Star Trek Adversaries, from developer Puppet Master Games, is a card-based ship battles game with “dream team” Federation and Klingon ships and crew that range from the Original Series through Discovery. (Everything except the Kelvin movies, in other words.) These starships and their iconic passengers face off against one another in battles of up to five ships on each side.
Adding to a growing field of Hearthstone-like card games on Steam and mobile platforms, Star Trek Adversaries features a ruleset that’s very familiar for anyone who’s played that game, Shadowverse, The Elder Scrolls: Legends or The Horus Heresy: Legions, with more clones likely on the way.
What separates Star Trek Adversaries from the others, frankly, is the license: each persona comes with their own voiced quote from an episode or movie they were in, and it’s neat to see wildly different ship designs between Klingon or Federation eras spanning hundreds of years.
But wait: isn’t Star Trek built on the philosophy of peace and exploration? Never mind that; it’s time to fire phasers and photon torpedoes at ships until they explode!
New players get a boatload of in-game currency (Latinum) to start with, which they can immediately use to purchase a stack of packs (which come in Federation, Klingon or Standard, the latter which contains a mixture).
A second in-game currency, Command Points, can be purchased with real-world money and can also be used to craft specific cards you’ll need for your decks through the use of the Replicator feature. (CP can also purchase many packs at a time.)
Adversarial Gameplay Modes
The backbone of a player’s game is the Flagship; there are several named ships one can choose on the Federation or Klingon side. Each has an allotment of Auxiliary Power that it gains each turn, which can be used for a Special or an Ultimate ability, depending on how much power you build up. These special abilities not only affect the board in a significant way, they also give you a choice of a key catch-up card that can massively swing the tide of battle.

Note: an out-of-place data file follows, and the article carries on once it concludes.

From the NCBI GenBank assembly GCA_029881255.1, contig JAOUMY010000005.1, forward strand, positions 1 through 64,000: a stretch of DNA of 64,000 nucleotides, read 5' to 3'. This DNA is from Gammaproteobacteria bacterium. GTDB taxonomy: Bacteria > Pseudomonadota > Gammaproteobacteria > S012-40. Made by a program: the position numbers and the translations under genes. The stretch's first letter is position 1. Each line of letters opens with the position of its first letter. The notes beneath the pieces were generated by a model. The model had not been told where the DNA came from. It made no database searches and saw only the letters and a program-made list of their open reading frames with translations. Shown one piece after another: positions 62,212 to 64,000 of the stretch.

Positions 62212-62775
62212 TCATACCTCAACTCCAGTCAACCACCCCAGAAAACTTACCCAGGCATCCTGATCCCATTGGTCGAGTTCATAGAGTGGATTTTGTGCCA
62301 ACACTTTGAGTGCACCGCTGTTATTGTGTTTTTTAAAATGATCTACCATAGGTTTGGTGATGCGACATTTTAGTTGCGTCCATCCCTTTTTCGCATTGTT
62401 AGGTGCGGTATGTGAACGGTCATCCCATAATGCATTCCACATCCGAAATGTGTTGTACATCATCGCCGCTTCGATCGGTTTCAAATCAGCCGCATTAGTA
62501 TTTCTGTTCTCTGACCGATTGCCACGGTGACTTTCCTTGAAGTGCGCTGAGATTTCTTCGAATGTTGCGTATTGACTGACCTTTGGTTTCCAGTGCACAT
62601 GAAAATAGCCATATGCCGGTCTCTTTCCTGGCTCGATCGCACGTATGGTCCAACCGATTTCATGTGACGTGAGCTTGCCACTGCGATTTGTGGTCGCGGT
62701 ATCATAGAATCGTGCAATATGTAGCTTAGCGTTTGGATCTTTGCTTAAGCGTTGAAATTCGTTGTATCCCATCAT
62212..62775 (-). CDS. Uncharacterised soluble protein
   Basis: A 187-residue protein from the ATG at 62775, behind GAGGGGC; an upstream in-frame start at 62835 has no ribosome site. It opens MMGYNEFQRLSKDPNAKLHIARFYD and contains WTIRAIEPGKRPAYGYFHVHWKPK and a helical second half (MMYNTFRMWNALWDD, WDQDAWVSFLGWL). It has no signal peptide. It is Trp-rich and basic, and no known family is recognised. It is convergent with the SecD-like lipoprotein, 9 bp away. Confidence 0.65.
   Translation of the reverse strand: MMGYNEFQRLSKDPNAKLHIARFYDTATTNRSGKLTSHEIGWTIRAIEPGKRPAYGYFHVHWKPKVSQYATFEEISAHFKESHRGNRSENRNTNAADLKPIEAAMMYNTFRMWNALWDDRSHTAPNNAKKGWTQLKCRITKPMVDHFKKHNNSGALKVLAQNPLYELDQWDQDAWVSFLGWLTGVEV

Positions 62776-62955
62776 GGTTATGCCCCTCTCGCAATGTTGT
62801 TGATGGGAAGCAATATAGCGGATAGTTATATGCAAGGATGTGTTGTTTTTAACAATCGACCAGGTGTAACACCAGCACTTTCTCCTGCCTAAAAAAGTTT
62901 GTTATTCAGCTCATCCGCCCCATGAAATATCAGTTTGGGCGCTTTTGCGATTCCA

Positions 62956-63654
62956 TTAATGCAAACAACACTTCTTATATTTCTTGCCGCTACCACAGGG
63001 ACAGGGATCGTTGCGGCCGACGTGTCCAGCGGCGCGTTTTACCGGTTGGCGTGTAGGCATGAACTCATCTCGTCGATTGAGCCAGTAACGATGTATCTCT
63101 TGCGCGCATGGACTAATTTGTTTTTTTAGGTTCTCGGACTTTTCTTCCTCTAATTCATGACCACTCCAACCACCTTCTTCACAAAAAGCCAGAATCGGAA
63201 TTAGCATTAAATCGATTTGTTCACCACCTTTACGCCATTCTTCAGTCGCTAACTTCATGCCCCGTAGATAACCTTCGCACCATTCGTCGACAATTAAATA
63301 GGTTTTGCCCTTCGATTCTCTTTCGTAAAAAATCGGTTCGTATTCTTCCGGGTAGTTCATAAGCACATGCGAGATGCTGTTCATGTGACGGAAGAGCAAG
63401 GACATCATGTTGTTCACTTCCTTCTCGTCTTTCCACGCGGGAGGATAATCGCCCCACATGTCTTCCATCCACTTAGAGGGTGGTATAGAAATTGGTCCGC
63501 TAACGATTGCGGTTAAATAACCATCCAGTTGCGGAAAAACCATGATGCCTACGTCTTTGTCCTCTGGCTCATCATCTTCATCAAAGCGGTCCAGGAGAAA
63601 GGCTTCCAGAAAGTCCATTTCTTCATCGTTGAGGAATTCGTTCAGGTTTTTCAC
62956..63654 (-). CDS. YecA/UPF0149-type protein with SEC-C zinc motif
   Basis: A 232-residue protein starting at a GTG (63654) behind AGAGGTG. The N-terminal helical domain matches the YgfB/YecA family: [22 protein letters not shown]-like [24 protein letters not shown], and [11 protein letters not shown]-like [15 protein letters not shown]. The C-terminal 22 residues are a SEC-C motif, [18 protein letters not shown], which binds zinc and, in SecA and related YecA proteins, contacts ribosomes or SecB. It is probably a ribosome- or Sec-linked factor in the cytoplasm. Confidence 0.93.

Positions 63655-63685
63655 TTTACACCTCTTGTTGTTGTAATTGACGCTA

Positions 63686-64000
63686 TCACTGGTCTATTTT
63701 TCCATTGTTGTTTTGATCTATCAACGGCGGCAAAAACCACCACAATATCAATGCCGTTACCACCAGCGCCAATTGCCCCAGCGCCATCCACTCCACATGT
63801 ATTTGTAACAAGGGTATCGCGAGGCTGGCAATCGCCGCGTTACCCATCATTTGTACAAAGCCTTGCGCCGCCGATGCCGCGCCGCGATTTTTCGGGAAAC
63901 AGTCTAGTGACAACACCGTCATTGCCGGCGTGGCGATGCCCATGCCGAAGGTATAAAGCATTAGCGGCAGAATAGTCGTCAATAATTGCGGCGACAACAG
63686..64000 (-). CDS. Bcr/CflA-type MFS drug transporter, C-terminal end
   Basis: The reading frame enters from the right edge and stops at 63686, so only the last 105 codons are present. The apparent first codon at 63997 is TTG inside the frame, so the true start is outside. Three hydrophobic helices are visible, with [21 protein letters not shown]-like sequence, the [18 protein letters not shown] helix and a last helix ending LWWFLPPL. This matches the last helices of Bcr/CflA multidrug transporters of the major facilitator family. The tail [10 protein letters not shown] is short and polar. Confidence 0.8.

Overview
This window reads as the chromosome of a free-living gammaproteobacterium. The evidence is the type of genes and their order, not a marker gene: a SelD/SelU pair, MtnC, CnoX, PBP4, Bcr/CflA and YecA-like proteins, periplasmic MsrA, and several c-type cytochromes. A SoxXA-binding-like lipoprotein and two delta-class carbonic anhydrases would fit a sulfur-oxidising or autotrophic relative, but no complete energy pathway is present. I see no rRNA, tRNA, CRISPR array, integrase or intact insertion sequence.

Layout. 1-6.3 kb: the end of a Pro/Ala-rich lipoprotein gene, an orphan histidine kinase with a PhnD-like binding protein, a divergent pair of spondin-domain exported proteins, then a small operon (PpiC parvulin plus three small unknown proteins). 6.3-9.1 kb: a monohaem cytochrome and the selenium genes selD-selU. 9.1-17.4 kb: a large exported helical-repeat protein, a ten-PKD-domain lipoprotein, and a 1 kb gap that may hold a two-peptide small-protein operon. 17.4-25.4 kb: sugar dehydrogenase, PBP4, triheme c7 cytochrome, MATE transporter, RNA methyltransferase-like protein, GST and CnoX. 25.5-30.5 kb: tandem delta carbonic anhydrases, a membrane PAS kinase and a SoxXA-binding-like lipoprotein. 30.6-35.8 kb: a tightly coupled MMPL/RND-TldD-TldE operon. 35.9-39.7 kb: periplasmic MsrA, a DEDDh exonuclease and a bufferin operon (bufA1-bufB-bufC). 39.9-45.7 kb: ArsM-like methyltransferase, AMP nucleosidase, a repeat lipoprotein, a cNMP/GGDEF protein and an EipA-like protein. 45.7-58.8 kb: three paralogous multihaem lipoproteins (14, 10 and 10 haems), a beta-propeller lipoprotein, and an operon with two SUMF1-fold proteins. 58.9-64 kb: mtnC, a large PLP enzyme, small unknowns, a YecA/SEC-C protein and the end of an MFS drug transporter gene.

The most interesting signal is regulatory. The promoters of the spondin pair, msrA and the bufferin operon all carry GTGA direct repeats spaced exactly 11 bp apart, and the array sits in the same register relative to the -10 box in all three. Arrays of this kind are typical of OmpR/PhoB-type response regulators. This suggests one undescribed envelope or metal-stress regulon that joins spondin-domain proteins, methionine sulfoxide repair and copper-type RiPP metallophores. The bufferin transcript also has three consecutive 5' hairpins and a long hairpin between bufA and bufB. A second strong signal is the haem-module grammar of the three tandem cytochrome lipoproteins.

After constructing a deck, a player can take it for a spin in the practice mode, or even try ranked gameplay (though Epic and Legendary cards abound in player’s decks).
There’s also a fun mode called Quark’s Draft. Pick cards until you have a whole deck, then take it for a spin against a succession of computer-controlled bosses. Each win gets you a point until you lose three times, then you must spend it all on either Latinum, rare replicator patterns or booster packs. Most bosses are entirely beatable with a decent draft deck, except the hated Borg Queen, which requires a combination of extreme luck and skill to get past. Needless to say, most players don’t get to the 10 points to win the pack.
There’s a ton of daily missions that involve winning in the various formats, and each gives you a pack or a significant amount of Latinum.
It’s pretty easy to grind your way to enough cards to make a good constructed deck, and even a very good deck stuffed with Epics and Legendaries after enough time. It’s definitely more fun to deploy Jean-Luc Picard than some Romulan that was in a single episode and then never seen again.
Star Trek Adversaries is Free to Play
Overall, though the power level in ranked constructed is sky high, the other modes are much more reasonable for new players until enough skill and cards are collected. Star Trek Adversaries is free to play and a lot of fun. Give it a try.
Star Trek Adversaries is available now on Android, iOS and Steam.
What’s your favourite ship in Star Trek? Tell us in the comments!
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Image Credits: GameSparks